Brian Zumhagen has been a weekend anchor at WNYC since 2003. His career in journalism started in 1993, with an internship in the press office of the German Green Party’s parliamentary delegation. Brian went on to spend the rest of the ‘90s working as a reporter, producer, and fill-in anchor at NPR member station KQED in San Francisco. He’s returned to Germany several times over the years for reporting projects. Most recently, he won a grant from the Arthur F. Burns Fellowship to produce radio features for the 20th anniversary of the fall of the Berlin Wall. Before coming to WNYC, Brian was a frequent contributor to PRI’s The World. He reported for the program on 9/11 and served as the show’s United Nations correspondent during the run-up to the Iraq war. Brian lives in Queens with his wife and children.
Council Considers Extending Whistleblower Protections
Monday, April 16, 2012
The City Council considered a package of bills aimed at preventing fraud in city contracting and strengthening protections for the people who expose it during a hearing Monday.
Councilmember Gale Brewer, who chairs the Committee on Governmental Operations, held the hearing on three bills that would renew the city's False Claims Act and extend whistleblower protections to people who work for companies that contract with the city.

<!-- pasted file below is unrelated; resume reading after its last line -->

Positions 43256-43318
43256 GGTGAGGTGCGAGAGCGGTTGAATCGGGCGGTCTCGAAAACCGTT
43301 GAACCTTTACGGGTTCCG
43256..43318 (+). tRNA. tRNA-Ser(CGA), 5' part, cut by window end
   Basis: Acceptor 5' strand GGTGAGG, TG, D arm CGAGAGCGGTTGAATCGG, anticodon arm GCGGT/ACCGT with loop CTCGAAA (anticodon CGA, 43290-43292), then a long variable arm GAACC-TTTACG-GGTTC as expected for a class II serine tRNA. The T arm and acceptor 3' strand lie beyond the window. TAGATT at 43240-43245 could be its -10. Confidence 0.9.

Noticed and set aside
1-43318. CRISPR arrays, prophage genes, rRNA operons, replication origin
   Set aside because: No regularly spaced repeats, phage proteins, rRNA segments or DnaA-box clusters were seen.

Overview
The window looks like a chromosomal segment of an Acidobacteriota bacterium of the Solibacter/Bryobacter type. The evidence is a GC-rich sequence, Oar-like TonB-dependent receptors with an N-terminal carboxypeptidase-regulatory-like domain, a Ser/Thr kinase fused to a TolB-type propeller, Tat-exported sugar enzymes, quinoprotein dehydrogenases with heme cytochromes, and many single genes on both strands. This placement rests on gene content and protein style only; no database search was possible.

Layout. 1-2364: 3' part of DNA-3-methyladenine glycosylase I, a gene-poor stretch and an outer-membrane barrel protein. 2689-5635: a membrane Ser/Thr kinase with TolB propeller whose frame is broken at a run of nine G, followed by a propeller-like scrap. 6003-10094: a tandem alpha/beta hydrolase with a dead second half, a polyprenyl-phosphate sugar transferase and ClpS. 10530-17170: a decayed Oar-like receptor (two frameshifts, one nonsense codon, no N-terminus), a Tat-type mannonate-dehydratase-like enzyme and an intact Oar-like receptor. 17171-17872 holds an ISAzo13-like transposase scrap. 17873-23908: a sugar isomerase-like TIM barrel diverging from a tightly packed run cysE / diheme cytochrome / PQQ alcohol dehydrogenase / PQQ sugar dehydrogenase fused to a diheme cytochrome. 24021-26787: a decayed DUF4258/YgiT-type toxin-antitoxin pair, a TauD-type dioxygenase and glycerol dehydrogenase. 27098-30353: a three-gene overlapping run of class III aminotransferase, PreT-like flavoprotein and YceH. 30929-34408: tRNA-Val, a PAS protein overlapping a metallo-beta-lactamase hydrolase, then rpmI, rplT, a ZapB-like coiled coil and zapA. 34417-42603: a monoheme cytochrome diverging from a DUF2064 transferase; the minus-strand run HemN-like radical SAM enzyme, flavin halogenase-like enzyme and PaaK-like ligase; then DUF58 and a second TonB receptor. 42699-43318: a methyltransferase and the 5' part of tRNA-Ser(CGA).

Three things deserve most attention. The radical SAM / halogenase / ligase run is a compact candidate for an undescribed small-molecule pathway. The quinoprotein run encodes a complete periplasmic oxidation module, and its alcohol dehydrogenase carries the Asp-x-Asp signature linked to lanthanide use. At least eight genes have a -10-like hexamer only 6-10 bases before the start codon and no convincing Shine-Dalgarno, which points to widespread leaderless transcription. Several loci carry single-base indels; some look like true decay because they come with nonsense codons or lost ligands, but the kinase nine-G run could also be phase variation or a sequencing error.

"We want to make sure that those employees feel comfortable coming to the Department of Investigations, and making sure they don't get retaliated against, which is the main issue," she said.
Brewer said the changes are necessary because of the city's reliance on private contractors, and in the wake of the multi-million dollar fraud involving the CityTime payroll system.
The Department of Investigations said it's against the legislation in its current form. Deputy Commissioner Marjorie Landa testified against the proposals, saying they would place an impossible burden on the city.
"DOI does not have the resources to devote to what could potentially be an avalanche of mandatory investigations of matters within thousands of private companies throughout the city," she said.
Supporters of the bills testified that they should go further to protect whistleblowers who work for subcontractors on city projects.
Brewer says her committee will consider all the suggestions, and that a council vote should come by June, when the 2005 False Claims Act is set to expire.